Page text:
The question of why the poem proved so popular may relate to passages like this but also to sections of the poem where Shakespeare moves away from the narrative to consider wider issues. Lucrece, having made her decision to commit suicide to preserve both her and her husband’s reputation, bemoans the unfairness of life. Here she blames time, and what he calls opportunity but which we might call chance, accident, or coincidence, which has made it possible for the rape to take place. Not Tarquin, but time, is held responsible for her situation. The subject of how our lives are shaped by forces beyond our control was indeed more likely to appeal to the serious reader. And the debate about personal responsibility versus fate is one which he went on to dramatise particularly in tragedies like King Lear and Macbeth.

Here is part of this section:
‘Mis-shapen Time, copesmate of ugly Night,
Swift subtle post, carrier of grisly care,
Eater of youth, false slave to false delight,
Base watch of woes, sin’s pack-horse, virtue’s snare;
Thou nursest all and murder’st all that are:
O, hear me then, injurious, shifting Time!
Be guilty of my death, since of my crime.

‘Why hath thy servant, Opportunity,
Betray’d the hours thou gavest me to repose,
Cancell’d my fortunes, and enchained me
To endless date of never-ending woes?
Time’s office is to fine the hate of foes;
To eat up errors by opinion bred,
Not spend the dowry of a lawful bed.

‘Time’s glory is to calm contending kings,
To unmask falsehood and bring truth to light,
To stamp the seal of time in aged things,
To wake the morn and sentinel the night,
To wrong the wronger till he render right,
To ruinate proud buildings with thy hours,
And smear with dust their glittering golden towers.




This entry was posted in Plays and Poems, Shakespeare's World and tagged , , , , , . Bookmark the permalink.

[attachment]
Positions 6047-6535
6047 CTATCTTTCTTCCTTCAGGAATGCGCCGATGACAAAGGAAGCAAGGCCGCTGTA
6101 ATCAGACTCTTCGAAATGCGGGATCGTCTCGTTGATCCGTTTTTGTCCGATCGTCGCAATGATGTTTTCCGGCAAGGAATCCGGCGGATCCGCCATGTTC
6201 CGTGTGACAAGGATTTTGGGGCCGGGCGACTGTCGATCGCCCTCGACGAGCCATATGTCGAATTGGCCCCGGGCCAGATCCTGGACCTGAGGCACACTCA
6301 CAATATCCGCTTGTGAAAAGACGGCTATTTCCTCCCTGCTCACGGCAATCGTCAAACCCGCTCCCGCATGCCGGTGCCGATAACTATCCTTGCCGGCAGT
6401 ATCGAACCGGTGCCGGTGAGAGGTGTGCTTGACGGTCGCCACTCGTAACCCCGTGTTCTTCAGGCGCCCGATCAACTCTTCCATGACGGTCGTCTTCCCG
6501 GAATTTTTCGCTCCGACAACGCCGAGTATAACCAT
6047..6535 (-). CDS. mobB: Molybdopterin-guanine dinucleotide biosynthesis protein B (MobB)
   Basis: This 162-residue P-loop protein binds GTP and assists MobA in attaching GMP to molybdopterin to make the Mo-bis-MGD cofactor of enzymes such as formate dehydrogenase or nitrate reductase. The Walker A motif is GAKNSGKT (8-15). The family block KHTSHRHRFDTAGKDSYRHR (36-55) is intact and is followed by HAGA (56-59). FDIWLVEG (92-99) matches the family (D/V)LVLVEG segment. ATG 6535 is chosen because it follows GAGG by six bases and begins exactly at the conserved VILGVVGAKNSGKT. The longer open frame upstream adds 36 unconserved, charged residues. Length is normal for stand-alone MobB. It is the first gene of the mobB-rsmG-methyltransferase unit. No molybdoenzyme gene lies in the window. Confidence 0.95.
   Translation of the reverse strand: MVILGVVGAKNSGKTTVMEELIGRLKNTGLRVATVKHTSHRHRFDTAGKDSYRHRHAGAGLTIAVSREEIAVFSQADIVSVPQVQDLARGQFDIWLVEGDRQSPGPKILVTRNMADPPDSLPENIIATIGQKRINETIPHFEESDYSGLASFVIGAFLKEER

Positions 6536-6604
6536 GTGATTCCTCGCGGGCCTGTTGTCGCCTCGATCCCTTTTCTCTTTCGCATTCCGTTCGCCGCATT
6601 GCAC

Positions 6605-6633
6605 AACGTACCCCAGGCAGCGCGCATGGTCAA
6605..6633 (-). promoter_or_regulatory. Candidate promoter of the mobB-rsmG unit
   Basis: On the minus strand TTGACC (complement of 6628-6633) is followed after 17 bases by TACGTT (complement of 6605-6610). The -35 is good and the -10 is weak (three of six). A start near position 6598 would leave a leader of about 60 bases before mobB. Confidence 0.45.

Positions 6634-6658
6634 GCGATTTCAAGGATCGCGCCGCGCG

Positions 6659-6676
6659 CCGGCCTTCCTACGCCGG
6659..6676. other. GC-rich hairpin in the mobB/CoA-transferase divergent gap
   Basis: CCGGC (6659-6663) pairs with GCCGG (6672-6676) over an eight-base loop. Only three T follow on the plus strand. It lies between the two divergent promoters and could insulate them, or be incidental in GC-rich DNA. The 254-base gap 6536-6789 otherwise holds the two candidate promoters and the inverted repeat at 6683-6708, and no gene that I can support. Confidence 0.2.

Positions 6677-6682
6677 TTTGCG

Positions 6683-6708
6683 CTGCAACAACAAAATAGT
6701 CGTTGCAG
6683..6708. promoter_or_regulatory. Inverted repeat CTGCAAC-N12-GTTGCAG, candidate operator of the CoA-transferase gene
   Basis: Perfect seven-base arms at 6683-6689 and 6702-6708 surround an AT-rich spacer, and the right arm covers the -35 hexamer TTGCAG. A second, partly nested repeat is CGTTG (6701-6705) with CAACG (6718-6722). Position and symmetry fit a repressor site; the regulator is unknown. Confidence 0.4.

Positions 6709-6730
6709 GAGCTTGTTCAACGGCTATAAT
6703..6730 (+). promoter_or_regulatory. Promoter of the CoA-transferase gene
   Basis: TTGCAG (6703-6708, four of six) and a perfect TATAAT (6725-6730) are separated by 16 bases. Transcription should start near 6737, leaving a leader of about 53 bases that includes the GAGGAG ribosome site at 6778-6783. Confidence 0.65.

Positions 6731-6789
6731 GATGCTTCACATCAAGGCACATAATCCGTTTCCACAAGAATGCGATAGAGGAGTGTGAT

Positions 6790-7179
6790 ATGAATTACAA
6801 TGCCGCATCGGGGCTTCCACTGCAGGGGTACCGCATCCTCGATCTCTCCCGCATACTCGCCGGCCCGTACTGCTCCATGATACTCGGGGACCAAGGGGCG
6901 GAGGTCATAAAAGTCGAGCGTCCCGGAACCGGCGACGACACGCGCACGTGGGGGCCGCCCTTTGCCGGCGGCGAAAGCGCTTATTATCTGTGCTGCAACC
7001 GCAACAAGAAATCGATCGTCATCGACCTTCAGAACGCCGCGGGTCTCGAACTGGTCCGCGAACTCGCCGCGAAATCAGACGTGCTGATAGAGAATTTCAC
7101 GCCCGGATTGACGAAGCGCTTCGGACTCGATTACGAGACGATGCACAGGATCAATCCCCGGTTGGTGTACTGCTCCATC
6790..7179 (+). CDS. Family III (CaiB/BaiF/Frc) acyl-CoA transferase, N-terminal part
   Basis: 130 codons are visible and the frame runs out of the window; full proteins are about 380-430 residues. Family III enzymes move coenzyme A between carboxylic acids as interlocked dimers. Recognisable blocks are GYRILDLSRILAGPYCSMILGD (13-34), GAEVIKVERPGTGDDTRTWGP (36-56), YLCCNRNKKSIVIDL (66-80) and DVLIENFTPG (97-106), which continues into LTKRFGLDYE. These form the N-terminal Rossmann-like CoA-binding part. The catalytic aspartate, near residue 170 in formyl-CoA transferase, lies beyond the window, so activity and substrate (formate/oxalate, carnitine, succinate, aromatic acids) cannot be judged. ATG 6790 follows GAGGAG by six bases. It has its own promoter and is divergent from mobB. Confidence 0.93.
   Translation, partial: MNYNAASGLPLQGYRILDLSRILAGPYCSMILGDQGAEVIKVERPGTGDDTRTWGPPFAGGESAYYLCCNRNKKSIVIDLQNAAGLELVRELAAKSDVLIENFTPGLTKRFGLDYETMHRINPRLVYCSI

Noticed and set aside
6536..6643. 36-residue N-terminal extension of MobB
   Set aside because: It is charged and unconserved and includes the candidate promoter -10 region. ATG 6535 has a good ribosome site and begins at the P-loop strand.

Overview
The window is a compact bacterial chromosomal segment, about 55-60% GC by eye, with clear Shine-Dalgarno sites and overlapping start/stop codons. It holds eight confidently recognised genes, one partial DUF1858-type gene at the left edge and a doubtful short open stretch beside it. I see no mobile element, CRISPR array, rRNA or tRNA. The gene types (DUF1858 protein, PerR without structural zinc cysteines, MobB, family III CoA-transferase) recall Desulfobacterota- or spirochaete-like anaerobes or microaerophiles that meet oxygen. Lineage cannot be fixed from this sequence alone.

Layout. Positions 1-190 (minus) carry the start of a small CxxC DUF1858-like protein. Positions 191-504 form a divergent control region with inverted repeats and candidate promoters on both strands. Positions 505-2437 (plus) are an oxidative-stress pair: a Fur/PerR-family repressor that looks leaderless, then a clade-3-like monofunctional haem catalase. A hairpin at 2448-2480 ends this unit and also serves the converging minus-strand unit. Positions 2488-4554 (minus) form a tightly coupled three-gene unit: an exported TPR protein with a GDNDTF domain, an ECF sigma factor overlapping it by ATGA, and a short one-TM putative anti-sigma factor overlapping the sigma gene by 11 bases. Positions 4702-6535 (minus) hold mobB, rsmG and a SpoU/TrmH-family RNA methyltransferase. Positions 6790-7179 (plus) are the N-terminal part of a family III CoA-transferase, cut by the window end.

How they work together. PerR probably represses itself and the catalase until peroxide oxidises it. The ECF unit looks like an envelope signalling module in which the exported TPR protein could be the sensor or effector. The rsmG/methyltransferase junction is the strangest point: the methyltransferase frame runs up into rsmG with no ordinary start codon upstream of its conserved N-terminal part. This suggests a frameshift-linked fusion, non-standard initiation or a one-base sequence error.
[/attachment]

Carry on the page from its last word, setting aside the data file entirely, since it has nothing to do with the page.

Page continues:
3 Responses to The Rape of Lucrece

  1. William Ray says:

    There is also the passage: “The aged man that coffers-up his gold/ Is plagu’d with cramps and gouts and painful fits;/ And scarce hath eyes his treasure to behold,/ But like still-pining Tantalus he sits, And useless barns the harvest of his wits;/ Having no other pleasure of his gain/ But torment that it cannot cure his pain.”

    It is difficult to reconcile the author of this with the biographical record of the Stratford gentleman known as a miser and litigant for small sums.

    • Sylvia Morris says:

      At the time of the poem being registered Shakespeare had only just reached the age of 30, so even if he was writing autobiographically he was hardly aged.

  2. William Ray says:

    There appears to be a completely different personality speaking from the page than that of a prudential grain-broker and money-lender who eventually, by relentless penury and usury, became the Stratford figure whose final recorded act was suing the local apothecary for a few pounds. I am afraid that the attempt to slice at a thread will not demolish the remaining fabric of reasoning. There is a complete disjunction of life and putative work.

Comments are closed.